dell

OpenText Strengthens EIM Portfolio with Completion of ECD Acquisition

In September, OpenText entered into a definitive agreement to acquire Dell EMC’s Enterprise Content Division (ECD), including Documentum. I am delighted to announce that as of today this acquisition is complete. The addition of ECD’s 25+ years of leadership in Enterprise Content Management (ECM) further strengthens the OpenText product portfolio and our commitment to delivering the most functionally complete Enterprise Information Management (EIM) platform in the market. This acquisition provides exciting opportunities for current and future OpenText customers. Existing customers will benefit from a more functionally complete EIM platform while the ECD customer base will benefit from integration into OpenText technology, as well as gaining access to the number-one EIM Cloud and OpenText SaaS applications via flexible, on-premises, cloud, or hybrid deployment options. Specifically, the addition of Dell EMC’s offerings from the Documentum, InfoArchive, and LEAP product families will help to fulfill our strategic vision of growth and leadership in all sub-segments of the EIM market. Our EIM offerings will be enriched by industry-packaged solutions and deep customer relationships across the globe. Along with product enhancements and a worldwide customer base of more than 5,600, the acquisition brings 2,000 talented ECD employees to the OpenText family. Together, we will be over 10,000 professionals strong, focused on customer success in EIM and enabling the digital world. Investing in innovation and development is a key objective at OpenText. As we continue to grow and expand into new markets in meaningful ways, I’d like to welcome ECD customers and employees to OpenText, a focused and dedicated software company that lives, breathes, and sleeps EIM software. Given the importance of the announcement, the ECM Community will be gathering together for a candid discussion of the marketplace and how the acquisition fits into the future of content management. Attend the roundtable session. For more information about this acquisition, read the press release.

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OpenText erweitert das Angebot im Bereich ECM und EIM durch die Übernahme der Enterprise Content Division (Documentum, InfoArchive, LEAP) von Dell EMC

Dell Übernahme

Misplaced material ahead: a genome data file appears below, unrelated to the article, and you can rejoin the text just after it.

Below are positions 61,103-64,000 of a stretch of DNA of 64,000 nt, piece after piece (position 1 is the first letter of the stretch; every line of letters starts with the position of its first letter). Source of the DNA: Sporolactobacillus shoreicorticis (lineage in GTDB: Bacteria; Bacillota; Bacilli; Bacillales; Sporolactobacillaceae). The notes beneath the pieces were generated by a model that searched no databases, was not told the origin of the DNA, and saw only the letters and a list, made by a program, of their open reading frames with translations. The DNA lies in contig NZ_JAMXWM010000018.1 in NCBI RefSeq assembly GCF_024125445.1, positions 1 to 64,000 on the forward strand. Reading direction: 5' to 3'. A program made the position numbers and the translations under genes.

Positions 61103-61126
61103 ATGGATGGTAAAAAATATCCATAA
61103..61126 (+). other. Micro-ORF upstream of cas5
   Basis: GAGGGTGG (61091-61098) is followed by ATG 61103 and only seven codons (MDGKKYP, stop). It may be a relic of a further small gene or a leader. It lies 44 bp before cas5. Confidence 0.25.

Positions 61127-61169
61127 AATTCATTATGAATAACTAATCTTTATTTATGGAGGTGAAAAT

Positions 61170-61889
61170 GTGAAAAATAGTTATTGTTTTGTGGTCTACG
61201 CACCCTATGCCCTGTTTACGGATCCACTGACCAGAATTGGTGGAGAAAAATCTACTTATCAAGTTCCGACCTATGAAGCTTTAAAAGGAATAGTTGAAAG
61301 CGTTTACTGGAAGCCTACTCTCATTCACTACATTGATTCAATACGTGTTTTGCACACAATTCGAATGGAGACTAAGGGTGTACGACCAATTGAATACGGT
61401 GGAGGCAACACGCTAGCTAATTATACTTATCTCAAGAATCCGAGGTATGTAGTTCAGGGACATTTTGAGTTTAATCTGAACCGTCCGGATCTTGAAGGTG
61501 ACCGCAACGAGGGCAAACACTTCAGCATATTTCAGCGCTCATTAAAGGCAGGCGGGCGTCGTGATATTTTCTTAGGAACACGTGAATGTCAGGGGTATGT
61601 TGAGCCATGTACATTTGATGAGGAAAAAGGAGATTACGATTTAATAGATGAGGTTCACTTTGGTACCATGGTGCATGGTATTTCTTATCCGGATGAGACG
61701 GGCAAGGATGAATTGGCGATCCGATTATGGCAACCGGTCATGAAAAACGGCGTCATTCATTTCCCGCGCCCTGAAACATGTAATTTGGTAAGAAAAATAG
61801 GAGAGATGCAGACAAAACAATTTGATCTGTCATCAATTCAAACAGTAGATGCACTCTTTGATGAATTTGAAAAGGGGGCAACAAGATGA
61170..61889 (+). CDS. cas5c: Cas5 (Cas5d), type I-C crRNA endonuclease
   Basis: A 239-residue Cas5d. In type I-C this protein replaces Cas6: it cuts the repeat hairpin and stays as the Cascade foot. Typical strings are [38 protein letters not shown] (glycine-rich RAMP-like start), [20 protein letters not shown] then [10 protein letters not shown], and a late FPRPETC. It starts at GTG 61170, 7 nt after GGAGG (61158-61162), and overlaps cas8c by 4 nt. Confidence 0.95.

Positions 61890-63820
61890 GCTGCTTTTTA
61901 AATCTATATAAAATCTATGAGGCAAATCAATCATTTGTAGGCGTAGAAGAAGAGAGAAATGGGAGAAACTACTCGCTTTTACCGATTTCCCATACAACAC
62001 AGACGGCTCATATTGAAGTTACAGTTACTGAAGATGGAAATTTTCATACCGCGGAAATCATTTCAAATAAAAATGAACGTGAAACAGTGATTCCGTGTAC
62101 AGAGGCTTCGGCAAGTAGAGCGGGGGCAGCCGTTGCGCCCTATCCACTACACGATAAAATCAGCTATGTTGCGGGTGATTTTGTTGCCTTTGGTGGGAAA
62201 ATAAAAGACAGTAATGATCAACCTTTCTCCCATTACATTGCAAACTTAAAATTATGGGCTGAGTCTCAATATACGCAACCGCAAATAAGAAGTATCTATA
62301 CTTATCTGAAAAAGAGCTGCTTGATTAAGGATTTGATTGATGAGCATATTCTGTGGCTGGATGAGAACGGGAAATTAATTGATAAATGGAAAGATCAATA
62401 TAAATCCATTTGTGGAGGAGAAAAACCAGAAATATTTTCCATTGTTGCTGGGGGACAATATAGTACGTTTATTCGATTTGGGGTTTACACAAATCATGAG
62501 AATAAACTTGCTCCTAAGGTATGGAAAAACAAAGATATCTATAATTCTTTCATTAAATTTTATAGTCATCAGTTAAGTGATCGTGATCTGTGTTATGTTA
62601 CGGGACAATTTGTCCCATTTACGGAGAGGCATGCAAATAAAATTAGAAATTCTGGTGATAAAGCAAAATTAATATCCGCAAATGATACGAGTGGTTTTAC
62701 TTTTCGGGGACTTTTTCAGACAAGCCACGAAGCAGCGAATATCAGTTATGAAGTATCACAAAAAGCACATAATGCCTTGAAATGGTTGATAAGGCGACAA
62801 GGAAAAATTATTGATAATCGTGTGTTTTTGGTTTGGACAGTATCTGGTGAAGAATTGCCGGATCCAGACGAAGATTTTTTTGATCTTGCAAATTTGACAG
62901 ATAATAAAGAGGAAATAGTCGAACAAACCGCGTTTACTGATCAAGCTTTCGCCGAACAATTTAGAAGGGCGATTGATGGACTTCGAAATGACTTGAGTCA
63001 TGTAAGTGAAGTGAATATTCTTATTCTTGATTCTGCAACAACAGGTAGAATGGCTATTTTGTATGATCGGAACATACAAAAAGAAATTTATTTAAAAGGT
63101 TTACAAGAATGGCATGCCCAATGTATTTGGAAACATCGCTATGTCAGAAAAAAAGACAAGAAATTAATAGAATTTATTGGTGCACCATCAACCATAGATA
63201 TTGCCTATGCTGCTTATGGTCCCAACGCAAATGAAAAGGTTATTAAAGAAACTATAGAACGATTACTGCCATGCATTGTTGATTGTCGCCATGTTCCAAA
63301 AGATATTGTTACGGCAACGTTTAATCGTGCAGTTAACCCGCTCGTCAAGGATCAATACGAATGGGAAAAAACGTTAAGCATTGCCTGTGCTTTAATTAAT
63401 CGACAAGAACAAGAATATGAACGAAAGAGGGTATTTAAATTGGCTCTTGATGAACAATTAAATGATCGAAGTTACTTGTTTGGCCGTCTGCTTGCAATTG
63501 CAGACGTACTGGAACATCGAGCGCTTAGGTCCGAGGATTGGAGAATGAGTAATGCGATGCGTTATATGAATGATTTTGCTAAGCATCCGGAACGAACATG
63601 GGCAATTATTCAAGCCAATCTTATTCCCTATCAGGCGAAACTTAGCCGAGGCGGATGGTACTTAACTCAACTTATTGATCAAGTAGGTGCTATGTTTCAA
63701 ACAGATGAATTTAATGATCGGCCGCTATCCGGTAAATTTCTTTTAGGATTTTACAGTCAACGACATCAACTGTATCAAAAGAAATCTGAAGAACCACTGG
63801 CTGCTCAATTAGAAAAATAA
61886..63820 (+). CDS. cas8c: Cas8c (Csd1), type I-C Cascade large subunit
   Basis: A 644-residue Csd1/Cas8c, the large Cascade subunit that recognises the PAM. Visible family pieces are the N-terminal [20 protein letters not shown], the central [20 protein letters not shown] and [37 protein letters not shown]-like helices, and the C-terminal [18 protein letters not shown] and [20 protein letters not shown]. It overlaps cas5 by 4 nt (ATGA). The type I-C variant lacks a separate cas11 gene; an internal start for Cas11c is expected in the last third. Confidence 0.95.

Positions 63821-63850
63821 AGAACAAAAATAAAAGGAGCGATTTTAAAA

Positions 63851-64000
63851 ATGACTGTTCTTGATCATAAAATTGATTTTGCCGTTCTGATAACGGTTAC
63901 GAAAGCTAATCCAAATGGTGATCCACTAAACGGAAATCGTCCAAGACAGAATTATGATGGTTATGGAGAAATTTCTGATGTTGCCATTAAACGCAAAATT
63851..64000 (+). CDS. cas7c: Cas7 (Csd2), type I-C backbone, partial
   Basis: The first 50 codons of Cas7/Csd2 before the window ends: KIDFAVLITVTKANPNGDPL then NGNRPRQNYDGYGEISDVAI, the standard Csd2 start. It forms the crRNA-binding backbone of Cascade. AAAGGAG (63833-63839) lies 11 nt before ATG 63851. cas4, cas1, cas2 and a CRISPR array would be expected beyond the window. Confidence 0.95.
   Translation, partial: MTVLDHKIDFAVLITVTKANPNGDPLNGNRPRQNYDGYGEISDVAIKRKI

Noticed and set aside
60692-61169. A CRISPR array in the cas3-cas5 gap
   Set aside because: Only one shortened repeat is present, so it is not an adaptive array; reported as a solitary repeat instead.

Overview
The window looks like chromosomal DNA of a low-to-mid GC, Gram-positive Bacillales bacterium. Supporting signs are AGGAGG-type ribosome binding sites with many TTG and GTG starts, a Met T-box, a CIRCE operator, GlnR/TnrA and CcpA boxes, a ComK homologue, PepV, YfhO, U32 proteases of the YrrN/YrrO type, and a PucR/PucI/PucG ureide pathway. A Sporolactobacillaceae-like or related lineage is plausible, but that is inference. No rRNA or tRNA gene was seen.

OpenText ist auf Wachstumskurs, und wir bauen unsere Angebote kontinuierlich aus. Unser erklärtes Ziel: Wir wollen unseren Kunden stets die für sie beste Lösung bieten. Jedes Land und jede Region stellen spezifische Anforderungen an unsere Produkte. Dieses Know-how auszubauen und laufend zu verbessern gehört zu unseren Unternehmenszielen. Durch die Übernahme der Enterprise Content Division (ECD) Sparte von Dell EMC erweitern wir unser Portfolio im Bereich Content Management und erschließen weitere vertikale Märkte. Wir freuen uns sehr, dass die endgültige Vereinbarung zur Übernahme der ECD (darunter Documentum) von Dell EMC steht. Damit ist ein weiterer Meilenstein auf unserem Weg zur Neudefinition von Enterprise Software erreicht. Die aktuelle Übernahme gehört zu den wichtigsten unserer Unternehmensgeschichte im Bereich Enterprise Content Management (ECM). Übernahme der Produktfamilien Documentum, InfoArchive und LEAP aus der Dell EMC ECD-Sparte Im Rahmen der jetzt getroffenen Vereinbarung übernehmen wir die Produktfamilien Documentum, InfoArchive und LEAP aus der Dell EMC ECD-Sparte. In Kombination mit den bestehenden OpenText-Produkten eröffnen sich unseren Kunden neue Möglichkeiten ihren Content im gesamten Unternehmen sicher und richtlinienkonform zu verwalten, Altsysteme abzulösen, durch bessere Verfügbarkeit von Informationen umfassende Analysen und Ergebnisse zu erstellen und mit allen Arten von Endgeräten zu arbeiten. Selbstverständlich bleiben wir bei der Implementierung auch weiterhin flexibel. Die neuen Lösungen werden daher stationär, in der Cloud oder als hybride Systeme zur Verfügung stehen. OpenText unterstützt Unternehmen über den gesamten EIM (Enterprise Information Management)-Prozess hinweg durch eine vollständige EIM-Automatisierung – vom Kundenkontakt bis zur Auswertung von Daten zur Gewinnung von geschäftsrelevanten Erkenntnissen. Von der Datenerfassung bis zur Archivierung Das erweiterte Angebot stärkt zentrale Bestandteile unserer Vision – von der Datenerfassung bis zur Archivierung. Das Kern-Portfolio von OpenText wird durch die Übernahme um Kompetenzen im Bereich Information Lifecycle Management, ECM, Archivierung und Zusammenarbeit ergänzt. Darüber hinaus gewinnen wir Marktanteile in wichtigen vertikalen Märkten wie dem Gesundheitswesen, Life Sciences und der öffentlichen Hand. Im Finanzsektor, der Energiewirtschaft und der Technologiebranche können wir unsere bereits starke Marktpräsenz durch die Akquisition weiter ausbauen. OpenText profitiert von der über 25-jährige ECM-Erfahrung von ECD. Die Übernahme stärkt unsere Marktposition; das OpenText EIM-Angebot wird um zusätzliche Kompetenzen, die Präsenz in den diversen Vertriebskanälen und tieferen Kundenbeziehungen weltweit erweitert. OpenText wird mit der Übernahme von ECD zum Partner der Wahl für alle Organisationen, die sich durch die effektive Nutzung ihrer Unternehmensdaten weiterentwickeln möchten. Ich freue mich darauf, nach erfolgreicher Abwicklung der Übernahme unsere neuen Kunden, Geschäftspartner und Mitarbeiter in der OpenText-Familie begrüßen zu dürfen. Weitere Informationen entnehmen Sie bitte unserer Pressemitteilung (Englisch). Dieser Artikel wurde aus dem Englischen übersetzt.